Using data from NASA’s Cassini spacecraft, scientists have discovered that Saturn’s moon Titan is drifting a hundred times faster than previously understood — about 11 centimetres per year.
The findings, published in the journal Nature Astronomy, may help address an age-old question.
While scientists know that Saturn formed 4.6 billion years ago in the early days of the solar system, there’s more uncertainty about when the planet’s rings and its system of more than 80 moons formed.
Titan is currently 1.2 million kilometres from Saturn. The revised rate of its drift suggests that the moon started out much closer to Saturn, which would mean the whole system expanded more quickly than previously believed.
“This result brings an important new piece of the puzzle for the highly debated question of the age of the Saturn system and how its moons formed,” said lead author of the work Valery Lainey who conducted the research as a scientist at NASA’s Jet Propulsion Laboratory in Southern California before joining the Paris Observatory at PSL University.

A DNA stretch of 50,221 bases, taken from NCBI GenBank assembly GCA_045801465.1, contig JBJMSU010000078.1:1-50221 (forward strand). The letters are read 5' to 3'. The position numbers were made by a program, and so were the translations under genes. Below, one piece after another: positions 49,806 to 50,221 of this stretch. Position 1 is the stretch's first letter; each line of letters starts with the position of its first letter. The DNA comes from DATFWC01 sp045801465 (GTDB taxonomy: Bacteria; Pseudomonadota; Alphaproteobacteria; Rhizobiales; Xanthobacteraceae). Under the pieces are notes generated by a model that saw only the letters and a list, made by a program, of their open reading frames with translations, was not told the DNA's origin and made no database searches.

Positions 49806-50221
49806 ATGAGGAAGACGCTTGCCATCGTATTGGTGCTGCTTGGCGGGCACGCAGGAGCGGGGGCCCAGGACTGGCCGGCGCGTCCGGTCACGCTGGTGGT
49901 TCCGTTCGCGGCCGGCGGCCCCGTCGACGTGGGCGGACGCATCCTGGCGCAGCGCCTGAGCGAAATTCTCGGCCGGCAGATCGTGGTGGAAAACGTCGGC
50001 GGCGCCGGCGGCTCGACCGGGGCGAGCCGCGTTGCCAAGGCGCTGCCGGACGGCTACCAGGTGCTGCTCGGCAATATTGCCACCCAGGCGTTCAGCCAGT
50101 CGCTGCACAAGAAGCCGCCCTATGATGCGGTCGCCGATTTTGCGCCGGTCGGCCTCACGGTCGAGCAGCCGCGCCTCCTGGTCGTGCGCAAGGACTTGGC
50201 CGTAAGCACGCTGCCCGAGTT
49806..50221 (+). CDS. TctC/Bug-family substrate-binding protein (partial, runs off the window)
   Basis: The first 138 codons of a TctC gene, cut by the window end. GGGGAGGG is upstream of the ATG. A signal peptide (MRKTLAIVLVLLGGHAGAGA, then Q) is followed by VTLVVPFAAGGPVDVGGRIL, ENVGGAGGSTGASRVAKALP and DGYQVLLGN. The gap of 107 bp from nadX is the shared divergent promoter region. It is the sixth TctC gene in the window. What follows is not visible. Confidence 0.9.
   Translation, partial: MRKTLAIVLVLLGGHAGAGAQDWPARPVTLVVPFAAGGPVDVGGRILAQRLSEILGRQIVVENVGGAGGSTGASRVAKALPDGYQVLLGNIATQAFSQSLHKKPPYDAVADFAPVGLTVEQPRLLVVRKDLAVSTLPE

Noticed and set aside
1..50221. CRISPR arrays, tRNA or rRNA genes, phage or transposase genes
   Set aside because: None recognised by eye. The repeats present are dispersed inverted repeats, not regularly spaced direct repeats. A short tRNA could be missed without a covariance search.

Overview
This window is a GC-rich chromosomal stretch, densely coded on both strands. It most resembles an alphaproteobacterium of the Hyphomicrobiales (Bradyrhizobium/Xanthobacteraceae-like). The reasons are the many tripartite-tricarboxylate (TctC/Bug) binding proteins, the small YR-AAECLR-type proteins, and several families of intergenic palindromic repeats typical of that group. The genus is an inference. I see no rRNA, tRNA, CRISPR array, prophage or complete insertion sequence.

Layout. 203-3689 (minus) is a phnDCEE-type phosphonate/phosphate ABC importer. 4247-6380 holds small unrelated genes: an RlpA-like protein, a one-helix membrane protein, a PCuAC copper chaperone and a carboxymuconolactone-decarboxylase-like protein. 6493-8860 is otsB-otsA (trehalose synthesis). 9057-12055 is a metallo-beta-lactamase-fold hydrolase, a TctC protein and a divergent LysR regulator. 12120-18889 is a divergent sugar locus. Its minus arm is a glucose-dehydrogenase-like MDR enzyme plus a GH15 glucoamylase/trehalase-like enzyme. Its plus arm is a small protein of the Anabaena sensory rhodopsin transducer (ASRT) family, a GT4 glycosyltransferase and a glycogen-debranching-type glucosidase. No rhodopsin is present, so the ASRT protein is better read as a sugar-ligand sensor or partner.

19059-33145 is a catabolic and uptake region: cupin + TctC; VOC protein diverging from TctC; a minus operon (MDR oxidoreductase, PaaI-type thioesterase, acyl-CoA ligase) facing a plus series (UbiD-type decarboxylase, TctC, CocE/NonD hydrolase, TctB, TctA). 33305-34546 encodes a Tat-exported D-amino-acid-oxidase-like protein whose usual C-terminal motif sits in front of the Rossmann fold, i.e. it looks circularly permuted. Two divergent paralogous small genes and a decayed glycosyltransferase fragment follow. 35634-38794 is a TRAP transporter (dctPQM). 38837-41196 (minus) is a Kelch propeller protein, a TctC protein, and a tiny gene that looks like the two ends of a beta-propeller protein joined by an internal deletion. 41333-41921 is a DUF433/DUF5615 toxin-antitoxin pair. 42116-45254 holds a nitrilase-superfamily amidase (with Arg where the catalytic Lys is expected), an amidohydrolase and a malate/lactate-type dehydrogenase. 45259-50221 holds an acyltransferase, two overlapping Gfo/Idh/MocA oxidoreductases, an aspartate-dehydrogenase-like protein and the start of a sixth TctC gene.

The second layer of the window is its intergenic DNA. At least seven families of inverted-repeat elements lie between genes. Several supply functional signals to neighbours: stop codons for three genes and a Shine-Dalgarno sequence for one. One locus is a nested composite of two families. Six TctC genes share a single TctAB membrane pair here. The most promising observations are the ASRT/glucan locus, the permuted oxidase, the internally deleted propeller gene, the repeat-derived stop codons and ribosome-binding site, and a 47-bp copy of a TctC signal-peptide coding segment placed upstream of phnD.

As the moon orbits, its gravity pulls on the planet, causing a temporary bulge in the planet as it passes.
Over time, the energy created by the bulging and subsiding transfers from the planet to the moon, nudging it farther and farther out.
Our own Moon drifts 3.8 centimeters from Earth each year.
To reach their results about Titan, the scientists mapped stars in the background of Cassini images and tracked Titan’s position.
To confirm their findings, they compared them with an independent dataset: radio science data collected by Cassini.
During 10 close flybys between 2006 and 2016, the spacecraft sent radio waves to Earth.
Scientists studied how the signal’s frequency was changed by their interactions with their surroundings to estimate how Titan’s orbit evolved.